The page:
On the surface John and Jane Smith are an ordinary suburban couple struggling with their troubled marriage. But each is hiding something the other would kill to know: Mr. and Mrs. Smith are actually highly paid assassins, and they work for competing organizations. Then the Smiths discover a new source of excitement in their marriage, when they're hired to assassinate each other.
Like a lot of recent blockbusters "Mr and Mrs Smith" is an expensive, high gloss piece of eye candy. Unlike their predecessors the belligerent Smiths manage to put on an entertaining show, but this is often in spite of the special effects and glitz, not because of them.
While dramatic car chases and huge explosions will always appeal to the kid inside everyone, audiences do long for some depth of intelligence to back up all the big bangs. "The Matrix" is one of the better examples of how a little intelligence (some might call it pseudo-intelligence) goes a long way.
By far the best bits of "Mr and Mrs Smith" are the little touches of wit - the amusing banter between a troubled young couple. In the middle of the movie's spectacularly expensive car chase scene, for instance, it's the repartee that keeps us engaged, not the stunts.
That said, you can't help but admire the dedication the filmmakers put into making the film flawlessly pretty. Every object, every surface glows or sparkles. The actors seem to be surrounded by halos of perfection. Even their cuts and bruises are designed to make them look as good as possible. But admiration only takes you so far, and the smattering of intelligence and charm isn't enough to make this film into anything more than a mildly amusing diversion.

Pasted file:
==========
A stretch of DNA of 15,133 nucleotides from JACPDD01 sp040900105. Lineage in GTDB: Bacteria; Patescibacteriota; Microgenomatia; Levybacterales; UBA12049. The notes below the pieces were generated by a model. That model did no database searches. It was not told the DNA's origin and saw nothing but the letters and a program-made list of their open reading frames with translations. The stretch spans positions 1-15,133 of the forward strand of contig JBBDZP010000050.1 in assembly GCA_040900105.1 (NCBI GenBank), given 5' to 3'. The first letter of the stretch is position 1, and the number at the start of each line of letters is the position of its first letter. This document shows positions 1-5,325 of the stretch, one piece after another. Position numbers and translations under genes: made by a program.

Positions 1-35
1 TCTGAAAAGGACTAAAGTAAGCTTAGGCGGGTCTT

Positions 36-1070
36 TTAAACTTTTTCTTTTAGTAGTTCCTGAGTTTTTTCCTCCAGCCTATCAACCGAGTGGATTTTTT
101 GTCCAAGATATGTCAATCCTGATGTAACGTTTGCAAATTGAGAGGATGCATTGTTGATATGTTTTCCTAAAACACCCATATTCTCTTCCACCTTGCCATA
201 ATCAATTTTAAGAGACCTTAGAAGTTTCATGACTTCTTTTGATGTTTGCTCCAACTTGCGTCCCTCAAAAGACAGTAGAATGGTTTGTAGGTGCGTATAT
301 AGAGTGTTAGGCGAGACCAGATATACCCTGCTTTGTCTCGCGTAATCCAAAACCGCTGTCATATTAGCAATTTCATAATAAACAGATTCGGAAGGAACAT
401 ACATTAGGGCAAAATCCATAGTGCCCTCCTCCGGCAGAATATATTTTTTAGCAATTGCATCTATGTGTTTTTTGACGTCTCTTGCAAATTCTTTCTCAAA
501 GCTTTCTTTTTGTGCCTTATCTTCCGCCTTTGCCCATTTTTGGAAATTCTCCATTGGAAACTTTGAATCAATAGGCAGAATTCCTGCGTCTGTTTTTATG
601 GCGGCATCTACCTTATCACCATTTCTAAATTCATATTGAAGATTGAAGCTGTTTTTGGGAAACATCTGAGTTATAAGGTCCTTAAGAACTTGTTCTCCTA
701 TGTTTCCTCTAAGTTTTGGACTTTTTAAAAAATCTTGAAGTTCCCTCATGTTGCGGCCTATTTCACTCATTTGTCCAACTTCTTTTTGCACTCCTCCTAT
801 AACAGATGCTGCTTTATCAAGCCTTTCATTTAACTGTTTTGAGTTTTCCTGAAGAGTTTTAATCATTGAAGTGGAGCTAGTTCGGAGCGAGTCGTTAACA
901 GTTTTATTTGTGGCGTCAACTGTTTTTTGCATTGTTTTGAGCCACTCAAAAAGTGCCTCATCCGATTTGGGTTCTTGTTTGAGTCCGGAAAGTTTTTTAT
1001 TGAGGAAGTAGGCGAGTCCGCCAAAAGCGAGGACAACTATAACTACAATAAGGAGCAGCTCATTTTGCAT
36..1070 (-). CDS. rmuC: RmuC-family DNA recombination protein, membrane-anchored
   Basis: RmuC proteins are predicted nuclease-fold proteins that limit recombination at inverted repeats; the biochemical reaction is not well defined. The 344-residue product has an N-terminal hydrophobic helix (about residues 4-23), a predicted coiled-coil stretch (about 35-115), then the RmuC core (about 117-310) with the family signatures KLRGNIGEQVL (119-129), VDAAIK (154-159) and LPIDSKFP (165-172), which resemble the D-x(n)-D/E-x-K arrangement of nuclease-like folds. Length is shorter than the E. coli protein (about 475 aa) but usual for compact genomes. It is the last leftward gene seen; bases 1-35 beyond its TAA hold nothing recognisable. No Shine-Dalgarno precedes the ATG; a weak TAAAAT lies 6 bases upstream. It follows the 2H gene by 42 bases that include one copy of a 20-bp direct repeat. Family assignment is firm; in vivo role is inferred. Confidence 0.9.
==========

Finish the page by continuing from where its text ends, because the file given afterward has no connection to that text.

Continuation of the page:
Of course content will be secondary to many viewers - hordes of whom are queuing up to watch "the movie that split up Brad and Jen". There's nothing Hollywood loves more than a good scandal to pump up the profits and "Mr and Mrs Smith" has provided one of the best in years - Tinsel Town's super couple split up by a cartoonishly voluptuous and famously unstable temptress.
But if you're hoping to be able to see the sparks flying between Brad and Angelina, you're sure to be disappointed. In the short breaks between the relentless action sequences, the pair are anything but passionate. Instead they are coldly professional and focussed on looking as cool as possible, which something both of them do extremely well.
In some ways you could see "Mr and Mrs Smith" as a reflection of modern Hollywood. Like the movie, the industry it springs from is obsessed with appearance but is ultimately cold and detached. But that kind of analysis is utterly pointless in this case - this is a high gloss blockbuster, not a piece of art. Which brings us to the bottom line: is it great cinema? Hell no! But is it fun to watch? Hell yes!
- Alistair Fairweather
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